Legacy Router: A router that does not run S-VA and has no knowledge of S-VA.
Global Routing Information Base (RIB): All routing protocols in a router install their selected routes into the RIB. The routes in the RIB are used to resolve next-hops for other routes, to be redistributed to other routing protocols, and to be installed into the FIB.
Local/Protocol Routing Information Base (Loc-RIB): The Loc-RIB contains the routes that have been selected by the local BGP speaker's Decision Process as in [RFC4271].
NLRI: Network Layer Reachability Information [RFC4271]
There are three types of routers in S-VA: FIB-Installing routers (FIR), FIB-Suppressing routers (FSR), and, optionally, legacy routers. While any router can be an FIR or an FSR, the simplest form of deployment is for AS border routers to be configured as FIRs and for customer facing edge routers to be configured as FSRs.
When a FIR announces a VA prefix, it sets the path attributes as follows. The ORIGIN MUST be set to INCOMPLETE (value 2). The NEXT_HOP MUST be set to the same value as that of the routes that are intended to be covered by the VA prefix. The ATOMIC_AGGREGATE and AGGREGATOR attributes SHOULD NOT be included. The FIR MUST attach a NO_EXPORT community attribute [RFC1997]. The NLRI SHOULD be 0/0.
A FIR SHOULD NOT FIB-suppress any routes.
An FSR must detect the VA prefix or prefixes (including 0/0) and install them in all of Loc-RIB, RIB, and FIB. The FSR MAY suppress any more-specific routes that carry the same next-hop as the VA prefix.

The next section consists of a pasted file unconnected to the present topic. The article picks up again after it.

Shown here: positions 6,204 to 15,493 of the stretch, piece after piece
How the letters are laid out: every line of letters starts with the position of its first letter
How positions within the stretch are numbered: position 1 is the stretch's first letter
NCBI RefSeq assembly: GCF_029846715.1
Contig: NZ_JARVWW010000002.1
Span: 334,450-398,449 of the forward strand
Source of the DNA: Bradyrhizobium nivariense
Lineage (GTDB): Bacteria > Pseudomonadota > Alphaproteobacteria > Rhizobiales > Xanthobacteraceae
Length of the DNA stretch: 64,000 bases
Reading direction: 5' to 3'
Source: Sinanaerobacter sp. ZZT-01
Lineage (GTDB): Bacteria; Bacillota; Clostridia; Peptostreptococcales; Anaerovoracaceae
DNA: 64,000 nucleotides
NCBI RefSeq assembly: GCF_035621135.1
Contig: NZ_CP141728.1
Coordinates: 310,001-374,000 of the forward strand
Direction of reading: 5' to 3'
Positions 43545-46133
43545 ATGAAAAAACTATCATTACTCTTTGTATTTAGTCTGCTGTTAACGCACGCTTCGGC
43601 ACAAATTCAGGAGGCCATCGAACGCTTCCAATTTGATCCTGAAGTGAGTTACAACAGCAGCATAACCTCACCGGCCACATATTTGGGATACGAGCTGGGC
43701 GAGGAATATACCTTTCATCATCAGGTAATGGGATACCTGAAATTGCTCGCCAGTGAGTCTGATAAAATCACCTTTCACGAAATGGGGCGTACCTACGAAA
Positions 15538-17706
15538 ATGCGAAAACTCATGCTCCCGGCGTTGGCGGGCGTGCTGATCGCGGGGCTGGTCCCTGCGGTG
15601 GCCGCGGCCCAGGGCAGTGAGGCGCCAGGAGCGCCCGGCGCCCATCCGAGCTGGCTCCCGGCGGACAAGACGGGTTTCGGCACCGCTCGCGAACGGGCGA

Generally, any more-specific route that carries the same next-hop as the VA prefix is eligible for suppression. However, provided that there is at least one less-specific prefix with a different next-hop between the VA prefix and the suppressed prefixes, then those suppressed prefixes must be reinstalled.
An example with three prefixes can be considered where the VA-prefix (prefix 1) is the least specific and covers prefix 2 and prefix 3.
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Prefix 2 is less specific than prefix 3 and covers the latter. If all three have the same next-hop, then only the bigger one, i.e., VA-Prefix, is announced. However, if prefix 2 has a different next-hop, then it will need to be announced separately. In this case, it is important to also announce prefix 3 separately.
Similarly, when Internal BGP (IBGP) multipath is enabled, and when multiple VA prefixes form a multipath, only those more-specific prefixes of which the set of next-hops are identical to the set of next-hops of the VA prefix multipath are subject to suppression.
The expected behavior is illustrated in Figure 1. This figure shows an AS with a FIR, FIR1, and an FSR, FSR1. FSR1 is an ASBR and is connected to two external ASBRs, EP1 and EP2.
Suppose that FSR1 has been enabled to perform S-VA. Originally, it receives all routes from FIR1 (doing next-hop-self) as well as from EP1 and EP2. FIR1 now will advertise a VA prefix 0/0 with the next- hop set to itself. This will cause FSR1 to suppress all routes with the same next-hop as the VA prefix. However, FSR1 will not suppress any routes received from EP1 and EP2, because their next-hops are different from that of the VA prefix.